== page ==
How industry, Indigenous nations and provincial leaders forged a consensus in Labrador – by Jacques Poitras (CBC News New Brunswick – December 9, 2021)

Former premier, Innu and Inuit officials say negotiating a deal is better than legal showdown

As the New Brunswick government and the Wolastoqey Nation prepare for what could be a decade-long legal battle over Aboriginal title, an alternative approach is continuing to unfold on the eastern edge of Atlantic Canada.

In Labrador this week, the owners of the Voisey’s Bay nickel mine have halted marine shipping to and from the mine, just as they do every year on Dec. 6. It’s part of an agreement to minimize the breaking up of winter ice by ships so that Inuit and Innu hunters can cross that ice to harvest in their traditional territories.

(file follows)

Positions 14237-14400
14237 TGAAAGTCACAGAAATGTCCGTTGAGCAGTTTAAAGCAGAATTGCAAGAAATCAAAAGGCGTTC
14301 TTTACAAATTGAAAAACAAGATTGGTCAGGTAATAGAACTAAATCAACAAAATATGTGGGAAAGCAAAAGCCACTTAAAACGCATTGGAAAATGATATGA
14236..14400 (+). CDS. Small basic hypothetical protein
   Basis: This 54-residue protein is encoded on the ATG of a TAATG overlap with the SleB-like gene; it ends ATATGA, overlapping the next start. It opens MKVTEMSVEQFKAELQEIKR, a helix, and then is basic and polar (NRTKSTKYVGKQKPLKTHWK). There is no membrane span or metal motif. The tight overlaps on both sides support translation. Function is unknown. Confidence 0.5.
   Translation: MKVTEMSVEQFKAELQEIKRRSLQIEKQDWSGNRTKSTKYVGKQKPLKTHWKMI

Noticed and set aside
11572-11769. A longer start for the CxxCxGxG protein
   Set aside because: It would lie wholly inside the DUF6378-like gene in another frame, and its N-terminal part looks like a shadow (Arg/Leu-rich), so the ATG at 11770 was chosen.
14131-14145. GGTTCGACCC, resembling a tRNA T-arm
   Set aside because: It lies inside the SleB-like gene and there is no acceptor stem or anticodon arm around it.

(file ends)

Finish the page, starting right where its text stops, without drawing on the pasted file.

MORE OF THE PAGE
Two decades ago, “the issue threatened to be a deal breaker,” said a 2008 presentation by two officials with Vale Inco, the mine owner. But the Inuit and the Innu people, already deep into land claim negotiations with the government of Newfoundland and Labrador, agreed to set up a working group with the company.

“Over a number of years this group established trust and common understanding between the parties on the issue of both open water and winter shipping,” Vale Inco said in 2008. Now the company halts shipping periodically through the winter to let the water freeze over again so it can be used by the Inuit and the Innu.

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